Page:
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There is not going to be a “post-COVID 19” scenario for industries, or otherwise, for at least another year now. What we already have is a new normal that we have to adapt to and learn to co-exist with the virus. That said, the chain reactions across industries, and the impact on every aspect of human behaviour, is without precedent.  

The lack of opportunities in the villages drives people to migrate to large industry heavy cities. This puts a lot of pressure on infrastructure and social systems in cities. Invariably, given the dominance of the primary sector among the majority populace, it will be here that the most important scenario change can, and ought to take place. 

Agriculture still adheres to a subsistence model, with little commercial exploration happening on a large scale. Now is a great opportunity for governments, both at the Centre and State levels, to recalibrate funds and shift focus on the primary sector, specifically on agriculture. If subsidies are properly calibrated, they can give rise to a lot of supporting industries in semi-urban and rural centres. If people are provided with enough incentives to stay in the primary sector, it can lead to decentralizing resources from urban centres, as also help revive the rural economy.  

There is already a reverse migration that has been triggered. Governments can capitalise on and deploy this wave of reverse migrants back into the primary sectors by providing some subsidies and investment mechanisms to motivate them. The large part of the relief packages that have been announced can be made use of to give an impetus to the agrarian sector.  This is, though, a great opportunity to shift focus and change the economic frontiers of India.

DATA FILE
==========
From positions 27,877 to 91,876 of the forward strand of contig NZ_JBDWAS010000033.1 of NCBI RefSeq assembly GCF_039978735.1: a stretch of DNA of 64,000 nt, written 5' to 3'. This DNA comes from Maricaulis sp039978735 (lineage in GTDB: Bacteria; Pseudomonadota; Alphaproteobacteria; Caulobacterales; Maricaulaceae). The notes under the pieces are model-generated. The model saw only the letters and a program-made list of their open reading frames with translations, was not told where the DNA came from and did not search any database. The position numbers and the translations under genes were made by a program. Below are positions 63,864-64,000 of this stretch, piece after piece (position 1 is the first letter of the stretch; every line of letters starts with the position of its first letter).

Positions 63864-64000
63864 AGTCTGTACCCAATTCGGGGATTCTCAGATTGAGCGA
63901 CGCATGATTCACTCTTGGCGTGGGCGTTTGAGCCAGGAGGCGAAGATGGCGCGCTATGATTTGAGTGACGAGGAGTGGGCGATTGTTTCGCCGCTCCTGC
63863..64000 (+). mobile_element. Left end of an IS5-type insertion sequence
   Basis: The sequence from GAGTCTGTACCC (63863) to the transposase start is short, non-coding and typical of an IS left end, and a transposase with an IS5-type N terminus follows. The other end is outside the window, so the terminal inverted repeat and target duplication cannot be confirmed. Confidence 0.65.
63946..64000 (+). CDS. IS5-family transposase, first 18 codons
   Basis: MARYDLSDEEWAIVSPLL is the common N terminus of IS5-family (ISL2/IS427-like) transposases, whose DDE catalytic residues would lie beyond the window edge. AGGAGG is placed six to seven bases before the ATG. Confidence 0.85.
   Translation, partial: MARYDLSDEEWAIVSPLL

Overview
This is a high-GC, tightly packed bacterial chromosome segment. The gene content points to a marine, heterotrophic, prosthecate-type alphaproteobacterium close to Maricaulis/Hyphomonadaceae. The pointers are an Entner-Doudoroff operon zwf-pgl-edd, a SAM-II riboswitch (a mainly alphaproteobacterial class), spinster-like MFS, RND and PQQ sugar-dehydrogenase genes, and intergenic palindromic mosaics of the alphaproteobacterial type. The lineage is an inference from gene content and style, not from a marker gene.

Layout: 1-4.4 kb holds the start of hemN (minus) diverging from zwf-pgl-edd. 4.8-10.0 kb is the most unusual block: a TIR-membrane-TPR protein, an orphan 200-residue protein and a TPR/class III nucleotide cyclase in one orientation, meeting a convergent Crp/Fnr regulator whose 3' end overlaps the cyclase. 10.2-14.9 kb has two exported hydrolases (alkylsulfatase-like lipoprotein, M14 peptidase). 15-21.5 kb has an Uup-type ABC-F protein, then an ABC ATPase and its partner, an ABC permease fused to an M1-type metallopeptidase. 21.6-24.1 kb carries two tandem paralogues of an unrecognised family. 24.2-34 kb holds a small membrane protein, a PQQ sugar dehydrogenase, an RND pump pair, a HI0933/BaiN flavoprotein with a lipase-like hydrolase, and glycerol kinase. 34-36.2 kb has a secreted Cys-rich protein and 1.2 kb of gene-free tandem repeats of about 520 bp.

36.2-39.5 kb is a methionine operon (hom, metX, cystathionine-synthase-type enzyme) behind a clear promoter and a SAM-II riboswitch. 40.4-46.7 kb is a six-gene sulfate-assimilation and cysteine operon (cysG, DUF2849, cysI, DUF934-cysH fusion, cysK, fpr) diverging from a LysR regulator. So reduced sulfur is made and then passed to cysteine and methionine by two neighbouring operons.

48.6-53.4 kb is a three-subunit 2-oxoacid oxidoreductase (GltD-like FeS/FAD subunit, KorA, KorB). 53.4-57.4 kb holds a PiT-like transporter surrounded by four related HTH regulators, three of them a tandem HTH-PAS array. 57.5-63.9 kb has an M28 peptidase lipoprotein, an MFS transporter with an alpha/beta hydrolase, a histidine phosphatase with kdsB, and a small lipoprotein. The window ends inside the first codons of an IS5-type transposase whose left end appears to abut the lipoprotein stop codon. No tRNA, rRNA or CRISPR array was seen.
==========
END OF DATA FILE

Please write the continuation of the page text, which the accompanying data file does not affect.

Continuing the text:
Now all these measures have to be seen in the context of changes happening in the global landscape. If you look at urban concentration of growth in Indian cities, the main economic activity revolves around just a few specific sectors, driven by outsourcing, by IT and ITeS verticals, etc. This hegemony is going to dramatically change at least in the midterm, say some three years, meaning there are not going to be many opportunities in the cities and migration itself might reduce for the next few years. It is thus a great chance for the Indian economy to realign its focus and shift from its practice of concentrating only on the urban. This is what the post-COVID 19 narrative of the Indian economy is going to look like – disproportionate increase in costs and subsequent increase in prices in most retail sectors, and the need to deploy reverse migrants into entrepreneurial pursuits in primary sectors. 

In the emerging economic landscapes, patient capital ought to be made available to not just agriculture, but also to budding entrepreneurs and small and medium industries. Only by implementing economic policy shifts and bringing down the cost of capital can there be a significant growth and in turn this could perhaps trigger a second wave of liberal growth in the country.  

For the social sector, there has to be a lot of encouragement for social entrepreneurs by giving them non-capital intensive or a non-capitalistic means of funding their operations. Now a lot of social entrepreneurs come under the same method of P/E method for investments being available to them, that needs to change. The Finance Minister Nirmala Sitharaman’s proposal to create a social stock exchange must happen in the next three months. If that happens, you’ll see a huge wave of social entrepreneurs who are focused on welfare economics.

Disclaimer: The views expressed in the article above are those of the authors’ and do not necessarily represent or reflect the views of this publishing house. Unless otherwise noted, the author is writing in his/her personal capacity. They are not intended and should not be thought to represent official ideas, attitudes, or policies of any agency or institution.

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